The UN Convention on the Rights of Persons with Disabilities requires in article 9 (1) (a) that buildings, roads, transportation and other indoor and outdoor facilities, including schools, housing, medical facilities and workplaces be accessible for the PWDs. But despite all these firmly set legal-infrastructure, the PWDs do not receive the deserved benefits and utilities required for their special needs.

For achieving an independent stand for the PWDS, our first priority should be ensuring education and employment facilities. Second priority is to ensure participation and representation of PWDs from local government to national assembly.  Finally we should change our attitudes towards them. There is no alternative to these three pillars.

Once the PWDs reach the age at which normal kids will begin their school, they are asked to stay back at home while their able siblings get enriched with the light of education.  This implants the roots of unemployment as the discrimination is speculated to begin at an early age. UNESCO reports that 98 percent of children with disabilities in developing countries are denied access to formal education. According to the World Bank, at least 40 million children with disabilities do not receive an education thus barring them from obtaining knowledge essential to gain full employment and forcing them to grow up to be financially dependent upon others.

This statistic is even more jarring for women with disabilities, with the United Nations Development Program reporting that the global literacy rate for this population is a mere 1 percent. This may be attributed to the fact that, according to the World Health Organization, boys with disabilities are significantly more likely to receive an education than similar disabled girls. The curriculum of the educational system is very vast and there are not any adaptedones for children with disabilities of all types.

Women with disabilities are five times as likely as women without disabilities to have less than eight years of formal education; 17.4% of all women with disabilities have less than 8 years of formal education as compared to 3.5% of non-disabled women. Only 16% of all women with disabilities are likely to have any college education compared to 31% of non-disabled women and 28% of men with disabilities.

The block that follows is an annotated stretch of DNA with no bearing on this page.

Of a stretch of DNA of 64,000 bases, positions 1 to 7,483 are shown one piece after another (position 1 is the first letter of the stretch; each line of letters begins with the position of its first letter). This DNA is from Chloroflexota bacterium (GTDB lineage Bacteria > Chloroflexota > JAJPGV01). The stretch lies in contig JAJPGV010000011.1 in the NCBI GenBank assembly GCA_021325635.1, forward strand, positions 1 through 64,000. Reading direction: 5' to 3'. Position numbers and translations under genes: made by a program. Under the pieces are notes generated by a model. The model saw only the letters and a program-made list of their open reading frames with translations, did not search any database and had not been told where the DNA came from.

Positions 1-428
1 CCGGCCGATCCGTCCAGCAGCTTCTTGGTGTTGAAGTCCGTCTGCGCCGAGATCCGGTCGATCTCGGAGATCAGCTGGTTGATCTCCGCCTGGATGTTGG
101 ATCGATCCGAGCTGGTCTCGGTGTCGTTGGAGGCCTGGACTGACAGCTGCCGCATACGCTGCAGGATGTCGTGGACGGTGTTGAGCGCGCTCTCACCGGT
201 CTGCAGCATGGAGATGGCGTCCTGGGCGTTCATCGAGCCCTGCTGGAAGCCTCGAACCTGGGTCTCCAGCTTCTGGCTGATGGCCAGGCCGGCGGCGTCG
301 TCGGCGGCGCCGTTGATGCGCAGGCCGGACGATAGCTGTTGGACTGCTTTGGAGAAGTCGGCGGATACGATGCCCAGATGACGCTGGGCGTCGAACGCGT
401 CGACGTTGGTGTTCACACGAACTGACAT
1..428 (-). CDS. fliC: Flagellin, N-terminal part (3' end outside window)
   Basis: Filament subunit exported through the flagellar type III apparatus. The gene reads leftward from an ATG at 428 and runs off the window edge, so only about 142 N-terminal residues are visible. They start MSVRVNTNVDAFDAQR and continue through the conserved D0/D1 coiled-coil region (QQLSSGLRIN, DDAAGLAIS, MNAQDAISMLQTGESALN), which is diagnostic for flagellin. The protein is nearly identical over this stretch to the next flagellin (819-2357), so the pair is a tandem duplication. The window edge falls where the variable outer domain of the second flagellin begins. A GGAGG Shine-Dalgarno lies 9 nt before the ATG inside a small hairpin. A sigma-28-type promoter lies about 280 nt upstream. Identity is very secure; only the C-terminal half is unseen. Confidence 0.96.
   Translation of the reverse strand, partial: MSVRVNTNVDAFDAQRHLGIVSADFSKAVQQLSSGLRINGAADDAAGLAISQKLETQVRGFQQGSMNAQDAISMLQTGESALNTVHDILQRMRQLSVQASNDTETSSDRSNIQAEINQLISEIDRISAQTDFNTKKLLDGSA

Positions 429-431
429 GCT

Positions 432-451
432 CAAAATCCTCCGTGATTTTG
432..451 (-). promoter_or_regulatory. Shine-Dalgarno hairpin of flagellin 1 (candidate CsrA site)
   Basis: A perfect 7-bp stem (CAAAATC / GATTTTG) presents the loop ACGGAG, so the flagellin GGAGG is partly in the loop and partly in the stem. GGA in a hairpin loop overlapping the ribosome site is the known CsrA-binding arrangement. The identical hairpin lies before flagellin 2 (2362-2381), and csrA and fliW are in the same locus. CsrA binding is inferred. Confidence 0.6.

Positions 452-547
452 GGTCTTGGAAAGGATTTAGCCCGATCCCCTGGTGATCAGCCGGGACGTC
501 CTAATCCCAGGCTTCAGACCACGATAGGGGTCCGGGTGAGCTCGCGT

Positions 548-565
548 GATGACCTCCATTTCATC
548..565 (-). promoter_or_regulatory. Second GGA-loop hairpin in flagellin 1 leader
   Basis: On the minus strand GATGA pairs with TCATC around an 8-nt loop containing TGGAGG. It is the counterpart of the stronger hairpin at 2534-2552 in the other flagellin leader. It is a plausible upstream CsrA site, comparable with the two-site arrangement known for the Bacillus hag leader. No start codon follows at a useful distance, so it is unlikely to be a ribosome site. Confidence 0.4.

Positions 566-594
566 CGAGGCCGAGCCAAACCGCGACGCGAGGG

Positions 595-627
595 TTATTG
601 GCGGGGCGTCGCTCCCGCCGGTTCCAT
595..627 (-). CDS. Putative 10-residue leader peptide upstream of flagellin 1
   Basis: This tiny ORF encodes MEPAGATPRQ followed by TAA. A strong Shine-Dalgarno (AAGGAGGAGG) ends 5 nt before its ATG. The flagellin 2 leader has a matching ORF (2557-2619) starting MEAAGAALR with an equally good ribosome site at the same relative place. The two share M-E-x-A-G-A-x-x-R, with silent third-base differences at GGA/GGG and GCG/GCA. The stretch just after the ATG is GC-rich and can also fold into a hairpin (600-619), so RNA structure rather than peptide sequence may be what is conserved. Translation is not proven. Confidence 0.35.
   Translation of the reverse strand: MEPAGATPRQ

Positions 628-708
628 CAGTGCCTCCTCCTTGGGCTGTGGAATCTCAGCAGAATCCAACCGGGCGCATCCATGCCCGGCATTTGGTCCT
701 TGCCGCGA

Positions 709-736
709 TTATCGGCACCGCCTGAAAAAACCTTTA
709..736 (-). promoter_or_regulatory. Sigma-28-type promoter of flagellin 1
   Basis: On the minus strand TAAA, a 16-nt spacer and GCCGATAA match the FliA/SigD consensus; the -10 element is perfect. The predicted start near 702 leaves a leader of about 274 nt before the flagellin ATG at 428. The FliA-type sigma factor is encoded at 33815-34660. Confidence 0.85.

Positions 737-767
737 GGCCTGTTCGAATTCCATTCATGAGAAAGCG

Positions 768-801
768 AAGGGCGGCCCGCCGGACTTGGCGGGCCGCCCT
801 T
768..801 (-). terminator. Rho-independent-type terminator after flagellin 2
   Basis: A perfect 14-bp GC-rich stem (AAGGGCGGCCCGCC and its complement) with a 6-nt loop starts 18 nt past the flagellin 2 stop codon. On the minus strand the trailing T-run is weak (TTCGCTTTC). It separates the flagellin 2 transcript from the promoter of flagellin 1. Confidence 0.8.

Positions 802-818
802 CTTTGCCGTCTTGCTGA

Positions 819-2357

The proposed act 2013 in Schedule B under the Head “Education and Training” provides for Special academic and vocational training and education for the PWDs. Such scheme is to be undertaken with due regard to the gender and nature of disability of the target groups in every district and upazilla level. It also propounds for making the currently running facilities accessible to the PWDs. This is a good approach to ensure the mainstreaming of the PWDs

Educational institutes especially primary schools do not take disabled children. If a child with a disability is admitted in an educational institute, he or she doesn’t get their facilities which are specifically needed for different types of disability. It is very difficult to get permission for writers who write exams on behalf of visually impaired children.

Braille text books and materials, including writing frames and stylus, are not much available. If anyone has Braille books, these are very expensive – one Braille book is almost one hundred dollars, as compared to textbooks that are free from the government for everyone else.

The responsibility of education for all PWDs needs to be transferred from the Ministry of Social Welfare to the Ministry of Education; the government should take initiative on accessibility and transportation; all education must be made inclusive; it must make available Braille books and materials, and sign language training for students, families and teachers.

The societal value of education and the inability of schools to accommodate special needs children substantially contributes to the discrimination of these individuals, but also highlights an issue of resource limitation. Children with disabilities often requirespecialized educational resources and teaching practices largely unavailable in developing countries